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I have the following test to verify that my repository is calling it's respective session (I've rewritten it to highlight the actual problem):

[Test]
    public void Why_Does_This_Fail()
    {
        var objectUnderTest = new SomeGenericsProblem();

        var fakeSession = MockRepository.GenerateMock<ISession>();
        fakeSession.Expect(s => s.Query<SomeClass>());

        objectUnderTest.NotWorking<SomeClass>();

        fakeSession.AssertWasCalled(t => t.Query<SomeClass>());
    }

but when I run the test I get this:

System.InvalidOperationException : Invalid call, the last call has been used or no call has been made (make sure that you are calling a virtual (C#) / Overridable (VB) method).(C#) / Overridable (VB) method).

Any ideas what I'm doing wrong here? The session that I'm mocking is an interface, so it has to be virtual/overridable.

I have a feeling it has something to do with the fact that my Query method is a generic, but I don't know any other way to express what I'm trying to test.

Also, If I remove the part that sets up the expectation (i.e. this line of code:)

fakeSession.Expect(s => s.Query<SomeClass>());

I get a different exception which is equally confusing to me:

System.InvalidOperationException : No expectations were setup to be verified, ensure that the method call in the action is a virtual (C#) / overridable (VB.Net) method calloverridable (VB.Net) method call

share|improve this question
    
I'm not seeing anything wrong in your test. Have you tried to remove the UnitOfWork and see if it helps? I'm wondering if there's something inside your Repository.Query or uow.Commit-methods which make the test fail. I copy-pasted your test method into my own project and let the ReSharper to create the UnitOfWork, Repository and ISession. The test passed OK. I'm using version 3.5 of Rhino Mocs. –  Mikael Koskinen Sep 9 '10 at 16:55
    
@Mikael I have to have the unit of work in there, because if it's not then when I create the repository it will throw an invalid operation exception (by design). I removed the commit, and I get the same thing. My repository.Query method literally just calls Session.Query and that's all it does. –  Joseph Sep 9 '10 at 17:06
    
I just rewrote the test from scratch using the same design but with my own POCOs and it's still giving me the same error. –  Joseph Sep 9 '10 at 18:28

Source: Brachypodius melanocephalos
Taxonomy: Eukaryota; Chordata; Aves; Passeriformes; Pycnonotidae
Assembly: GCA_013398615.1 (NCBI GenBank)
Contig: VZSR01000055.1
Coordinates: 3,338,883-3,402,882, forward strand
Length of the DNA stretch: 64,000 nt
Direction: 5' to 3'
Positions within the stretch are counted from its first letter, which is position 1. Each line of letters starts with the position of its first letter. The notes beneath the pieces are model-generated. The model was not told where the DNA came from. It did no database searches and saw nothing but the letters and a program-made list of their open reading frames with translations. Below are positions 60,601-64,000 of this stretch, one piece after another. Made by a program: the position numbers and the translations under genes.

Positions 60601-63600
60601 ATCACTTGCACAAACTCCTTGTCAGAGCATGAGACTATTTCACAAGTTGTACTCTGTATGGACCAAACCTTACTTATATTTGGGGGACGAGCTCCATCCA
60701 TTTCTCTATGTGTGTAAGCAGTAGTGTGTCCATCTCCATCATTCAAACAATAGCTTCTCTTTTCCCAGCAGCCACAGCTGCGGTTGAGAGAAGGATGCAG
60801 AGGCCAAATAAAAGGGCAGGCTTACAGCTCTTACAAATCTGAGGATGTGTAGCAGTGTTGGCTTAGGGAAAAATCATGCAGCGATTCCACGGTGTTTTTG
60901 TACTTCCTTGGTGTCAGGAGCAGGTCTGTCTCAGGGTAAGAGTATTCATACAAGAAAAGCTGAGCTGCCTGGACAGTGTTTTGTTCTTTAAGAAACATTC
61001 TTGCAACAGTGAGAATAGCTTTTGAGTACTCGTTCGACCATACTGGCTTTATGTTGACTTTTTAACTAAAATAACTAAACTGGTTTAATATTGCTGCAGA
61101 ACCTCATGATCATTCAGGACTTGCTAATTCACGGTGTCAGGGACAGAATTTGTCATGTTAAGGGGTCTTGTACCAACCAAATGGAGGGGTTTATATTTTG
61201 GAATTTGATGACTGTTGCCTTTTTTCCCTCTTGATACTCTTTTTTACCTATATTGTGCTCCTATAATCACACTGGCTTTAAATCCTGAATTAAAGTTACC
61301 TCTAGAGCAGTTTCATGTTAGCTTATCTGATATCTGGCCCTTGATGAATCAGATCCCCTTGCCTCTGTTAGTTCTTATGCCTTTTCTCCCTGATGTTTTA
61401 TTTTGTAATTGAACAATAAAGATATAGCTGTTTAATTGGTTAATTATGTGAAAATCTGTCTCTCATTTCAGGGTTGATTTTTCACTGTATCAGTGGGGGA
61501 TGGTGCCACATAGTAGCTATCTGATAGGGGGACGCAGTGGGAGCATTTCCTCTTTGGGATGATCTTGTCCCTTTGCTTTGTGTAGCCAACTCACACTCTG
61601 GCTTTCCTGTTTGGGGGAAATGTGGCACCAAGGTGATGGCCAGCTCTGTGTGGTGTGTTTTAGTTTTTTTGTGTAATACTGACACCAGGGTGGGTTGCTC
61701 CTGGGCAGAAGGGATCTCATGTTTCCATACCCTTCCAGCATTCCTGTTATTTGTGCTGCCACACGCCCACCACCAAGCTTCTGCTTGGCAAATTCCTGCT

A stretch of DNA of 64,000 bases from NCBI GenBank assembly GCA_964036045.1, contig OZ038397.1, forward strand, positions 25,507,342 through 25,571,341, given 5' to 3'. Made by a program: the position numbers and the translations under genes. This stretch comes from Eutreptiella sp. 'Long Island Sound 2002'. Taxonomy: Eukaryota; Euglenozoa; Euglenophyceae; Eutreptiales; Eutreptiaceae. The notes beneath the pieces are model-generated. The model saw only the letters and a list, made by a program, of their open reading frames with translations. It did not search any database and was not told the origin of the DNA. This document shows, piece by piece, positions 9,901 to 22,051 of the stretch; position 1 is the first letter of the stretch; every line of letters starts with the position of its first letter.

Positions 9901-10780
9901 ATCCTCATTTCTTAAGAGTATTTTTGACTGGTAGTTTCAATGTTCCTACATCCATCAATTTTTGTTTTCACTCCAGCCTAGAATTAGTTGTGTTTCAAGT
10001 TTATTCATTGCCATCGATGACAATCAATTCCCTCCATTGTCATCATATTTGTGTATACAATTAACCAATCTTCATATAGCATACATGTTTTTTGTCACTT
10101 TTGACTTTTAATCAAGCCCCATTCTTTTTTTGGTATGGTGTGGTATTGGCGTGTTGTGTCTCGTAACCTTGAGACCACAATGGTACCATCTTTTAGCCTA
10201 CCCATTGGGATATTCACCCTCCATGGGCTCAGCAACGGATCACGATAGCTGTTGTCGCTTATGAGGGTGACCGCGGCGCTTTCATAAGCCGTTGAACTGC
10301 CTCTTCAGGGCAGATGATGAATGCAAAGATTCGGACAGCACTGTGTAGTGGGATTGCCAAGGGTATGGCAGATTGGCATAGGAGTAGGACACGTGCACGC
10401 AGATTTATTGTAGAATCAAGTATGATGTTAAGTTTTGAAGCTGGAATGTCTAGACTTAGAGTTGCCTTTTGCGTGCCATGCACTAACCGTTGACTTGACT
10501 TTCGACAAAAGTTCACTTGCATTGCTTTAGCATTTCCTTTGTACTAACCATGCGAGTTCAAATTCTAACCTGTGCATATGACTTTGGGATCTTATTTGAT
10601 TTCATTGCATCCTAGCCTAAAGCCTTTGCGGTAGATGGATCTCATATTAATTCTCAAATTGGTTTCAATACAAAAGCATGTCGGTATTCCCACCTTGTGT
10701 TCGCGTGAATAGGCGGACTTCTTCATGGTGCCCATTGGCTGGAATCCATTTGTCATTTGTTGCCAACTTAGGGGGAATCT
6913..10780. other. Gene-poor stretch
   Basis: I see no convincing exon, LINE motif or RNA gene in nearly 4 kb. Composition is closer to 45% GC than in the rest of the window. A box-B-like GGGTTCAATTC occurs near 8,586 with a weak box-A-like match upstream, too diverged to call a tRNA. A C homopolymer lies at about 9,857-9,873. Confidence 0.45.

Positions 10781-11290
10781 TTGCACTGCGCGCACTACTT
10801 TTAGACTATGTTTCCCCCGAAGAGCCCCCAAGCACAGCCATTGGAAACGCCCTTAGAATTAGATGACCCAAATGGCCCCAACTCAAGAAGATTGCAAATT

2 Answers 2

up vote 2 down vote accepted

So I figured out what was wrong.

ISession comes from NHibernate, which I probably should have mentioned.

The reason why this is cruicialy important is because

session.Query<T> 

(which is what I'm trying to mock), is an EXTENSION METHOD.

Rhino Mocks apparently does not have the capability of mocking extension methods, hence why it's giving me the weird error.

So hopefully I'll have saves someone else the time and agony I've gone through in trying to figure out why my test won't pass.

The only solution that I've read about for this is to actually change the design of the extension method (which I can't do because it's part of NHibernate), or to use a different mocking framework like TypeMock.

share|improve this answer
[Test]
public void Query_WhenCalled_CallsSessionQuery()
{
        // arrange
        var session = MockRepository.GenerateStub<ISession>();

        var r = new Repository(session);

        // act
        r.Query<SomeClass>();

        // assert
        session.AssertWasCalled(s => s.Query<SomeClass>());
}
share|improve this answer
    
Thanks for the thought Jay, but I rewrote the question to highlight what was going on, and removed the using clause entirely. The issue still remains. –  Joseph Sep 9 '10 at 19:02
    
@Joseph The above works. Notice that I use GenerateStub<> instead of GenerateMock<>, and do not explicitly set up the expectation, as this is unnecessary. –  Jay Sep 9 '10 at 19:21
    
Thanks again. I figured out what the issue was. The Query function is actually an extension method, and that's why I'm getting the error and you're not. You probably build your own ISession interface, whereas mine is coming from NHibernate. –  Joseph Sep 9 '10 at 19:27

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